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Farce in the Sun
If what transpired at Valderrama last weekend had been scripted it would be considered satire. A point was certainly made and a lesson should be learned. But the European Tour has been through this scenario before at the conclusion of the Lanctme Trophy in 1986 and no lesson was learned then. So, it is fair to conclude that the 15th playing of the Volvo Masters was a farce and we can all sit back and have a good laugh. Pub quizzes for the foreseeable future will inevitably pose the question 'which two players won the Volvo Masters Title in the same year?'

Both Bernard Langer and Colin Montgomerie can lay claim to the Volvo Masters title for 2002 and both were shamefully proud of the result. Monty's playoff record on the European Tour reads 'played seven, won nil' so he was clearly glad to settle for the joint win for it puts him in the record books as having won every season on the Tour for 10 years. That Bernard Langer was equally enthusiastic about accepting a no-win win is baffling and must simply reflect indifference to the European Tour and its titles.

There is something unreal about a tournament being won by two players. There is also something-unreal about two great players settling for such a result. That the tournament director was happy to endorse the outcome surely makes a mockery of the whole event. Surely the two combatants should have been brought back at first light the next day to settle the matter.

Farce is certainly the applicable word for the whole event at Valderrama. With no cut in the tournament after 36 holes, the top 66 players in Europe played some very indifferent golf. Only 12 players were under par through 36 holes and only 3 through 72. The long anticipated shoot out for the European order of merit between Retief Goosen and Padraig Harrington proved to be more music hall than farce. Both played so spectacularly badly that Goosen ultimately triumphed at 12 over par, one shot better than his Irish adversary.

Valderrama is justifiably claimed to be the best course on continental Europe and it certainly proved to be a test last weekend. Yet it also proved to be something of a lottery with the farcical 17th hole contributing improportionally to the success or failure of a players performance. Robert Trent Jones built this course, which was originally Sotogrande New, and Seve Ballesteros tarted it up for a whacking great £1 million fee. Seve threw in the 17th green, reflecting either his bad humour or good humour that week depending on how you look at it, for it is either spiteful or comic. Jaime Patino, the Bolivian mega-rich owner of the place loves his 17th green and was said to be distraught that it did not figure in the play-off. Would he love it quite as much if he let the grass grow a little in front of the green so that quite perfectly struck shots stood a chance of not rolling hopelessly into the pond? Or would that take the delightful roll-of-the-dice risk out of the game, the object of which is to remove every aspect of chance and weigh risk with judgement?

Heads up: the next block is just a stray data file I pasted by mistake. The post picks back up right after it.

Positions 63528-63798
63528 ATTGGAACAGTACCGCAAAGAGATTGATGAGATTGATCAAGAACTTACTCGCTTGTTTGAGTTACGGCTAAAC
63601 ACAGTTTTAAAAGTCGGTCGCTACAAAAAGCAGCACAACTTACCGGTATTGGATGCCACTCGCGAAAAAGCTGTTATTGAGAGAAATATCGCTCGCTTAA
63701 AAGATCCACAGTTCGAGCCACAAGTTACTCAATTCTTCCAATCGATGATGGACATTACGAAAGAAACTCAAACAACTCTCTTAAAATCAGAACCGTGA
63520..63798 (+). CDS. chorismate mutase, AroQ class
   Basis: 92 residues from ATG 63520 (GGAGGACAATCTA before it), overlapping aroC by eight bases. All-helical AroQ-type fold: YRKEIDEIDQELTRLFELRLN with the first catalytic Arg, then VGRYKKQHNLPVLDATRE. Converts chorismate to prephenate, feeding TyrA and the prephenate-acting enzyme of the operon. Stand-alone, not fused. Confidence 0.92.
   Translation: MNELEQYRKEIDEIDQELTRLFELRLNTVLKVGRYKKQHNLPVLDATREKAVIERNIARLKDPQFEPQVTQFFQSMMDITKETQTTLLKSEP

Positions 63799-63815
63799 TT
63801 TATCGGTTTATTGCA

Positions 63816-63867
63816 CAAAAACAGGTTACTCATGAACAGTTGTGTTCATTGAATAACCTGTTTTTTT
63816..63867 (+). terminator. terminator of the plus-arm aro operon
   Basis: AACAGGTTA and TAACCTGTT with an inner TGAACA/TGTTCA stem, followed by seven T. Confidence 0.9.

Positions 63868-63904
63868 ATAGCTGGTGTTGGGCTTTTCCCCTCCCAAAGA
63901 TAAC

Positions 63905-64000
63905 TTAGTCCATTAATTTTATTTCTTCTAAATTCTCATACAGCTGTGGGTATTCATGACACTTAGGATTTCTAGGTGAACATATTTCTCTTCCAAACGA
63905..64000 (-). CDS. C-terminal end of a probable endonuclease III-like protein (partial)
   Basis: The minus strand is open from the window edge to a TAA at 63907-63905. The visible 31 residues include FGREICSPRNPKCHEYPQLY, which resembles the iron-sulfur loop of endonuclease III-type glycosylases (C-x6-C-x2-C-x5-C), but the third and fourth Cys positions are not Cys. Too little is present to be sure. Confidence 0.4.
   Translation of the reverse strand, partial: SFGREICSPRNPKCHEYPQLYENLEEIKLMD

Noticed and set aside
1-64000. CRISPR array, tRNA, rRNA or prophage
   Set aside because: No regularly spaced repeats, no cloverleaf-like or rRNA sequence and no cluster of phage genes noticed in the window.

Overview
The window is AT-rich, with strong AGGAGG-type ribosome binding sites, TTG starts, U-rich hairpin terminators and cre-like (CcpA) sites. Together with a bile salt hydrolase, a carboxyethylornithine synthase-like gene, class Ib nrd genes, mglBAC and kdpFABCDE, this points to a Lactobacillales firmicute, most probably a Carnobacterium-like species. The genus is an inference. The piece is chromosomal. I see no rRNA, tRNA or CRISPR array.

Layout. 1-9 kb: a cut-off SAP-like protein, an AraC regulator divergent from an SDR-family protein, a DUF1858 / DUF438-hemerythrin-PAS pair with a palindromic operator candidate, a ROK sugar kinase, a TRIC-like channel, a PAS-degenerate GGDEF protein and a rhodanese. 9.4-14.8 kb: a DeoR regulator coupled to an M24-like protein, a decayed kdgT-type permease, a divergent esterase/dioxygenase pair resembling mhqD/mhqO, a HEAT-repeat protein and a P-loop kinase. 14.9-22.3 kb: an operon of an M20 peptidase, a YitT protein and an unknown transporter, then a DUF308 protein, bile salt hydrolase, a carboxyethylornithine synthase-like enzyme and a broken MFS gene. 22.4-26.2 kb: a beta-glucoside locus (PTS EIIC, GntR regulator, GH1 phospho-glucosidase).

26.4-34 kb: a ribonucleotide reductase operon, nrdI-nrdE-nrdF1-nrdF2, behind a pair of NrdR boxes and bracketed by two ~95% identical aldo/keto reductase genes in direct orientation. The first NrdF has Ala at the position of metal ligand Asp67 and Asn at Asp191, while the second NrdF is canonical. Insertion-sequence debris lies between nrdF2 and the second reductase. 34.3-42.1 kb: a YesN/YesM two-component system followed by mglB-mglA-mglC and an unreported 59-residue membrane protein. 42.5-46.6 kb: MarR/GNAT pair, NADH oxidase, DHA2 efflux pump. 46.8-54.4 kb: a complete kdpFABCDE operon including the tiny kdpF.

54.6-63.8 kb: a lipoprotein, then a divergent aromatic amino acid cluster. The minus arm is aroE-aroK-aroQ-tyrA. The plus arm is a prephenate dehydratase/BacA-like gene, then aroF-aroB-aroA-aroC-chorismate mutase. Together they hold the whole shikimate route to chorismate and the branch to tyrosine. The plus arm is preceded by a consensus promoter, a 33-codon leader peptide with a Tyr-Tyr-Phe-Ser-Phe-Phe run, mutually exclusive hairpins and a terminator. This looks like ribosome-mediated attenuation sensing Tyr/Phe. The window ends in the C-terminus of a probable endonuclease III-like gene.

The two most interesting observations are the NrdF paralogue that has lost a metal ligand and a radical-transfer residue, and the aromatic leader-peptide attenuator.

What was really a very intriguing event, with the lead and challengers changing as frequently as Monty's facial expressions, was overshadowed by the ongoing farce. One looked at the starting times for the last round on Sunday with disbelief. Play was scheduled to start at 1.28pm and was expected to finish at 6pm. I can't recall when I last saw a pro tournament round of anything less than four and half-hours. Are they arithmetically challenged at Tour headquarters or are TV producers running the show completely? The speed with which darkness sets in on the Costa Del Sol clearly was going to make things tight for even a normal conclusion to the event and make a play-off nigh impossible. The fact that everyone got round in daylight and Monty and Langer played two extra holes before getting lost in the dark was nothing short of a miracle.

Saving the best for last, however, the ultimate farce was the marching off of Monty, at the conclusion of his round, to the TV compound to have a look at the monitor recording of his action on the tenth green. There was a question about Monty having addressed and hit a moving ball. Frankly John Paramor, the chief referee, was lucky not to escape with a punch on the nose for, had Monty done so it would have been an entirely acceptable bit of GBH. It is simply amazing that Monty's integrity was questioned. Surely, when Paramor got the word from the TV people that Monty might have addressed and hit a moving ball he should have left it to Monty to penalise himself. That the man did not penalise himself meant that the ball had come to rest or he had in fact cheated. Taking the man to look at the monitor is simply questioning the man's integrity and is not only farcical but also shameful.

Had the events of the Volvo Masters been scripted as satire it would have been Oscar winning stuff. But through it all the dreadful irony of Bradley Dredge's position was overlooked. Dredge takes the third place slice of the money cake when he must be considered to be in second place since the joint leaders are both deemed to have won. Were he awarded the second place pot - as he should be - he would find himself in the top-15 in the order of merit with automatic entry into next years major championships. Now, is that fair or is that farce?

©    12 - NOVEMBER 2002

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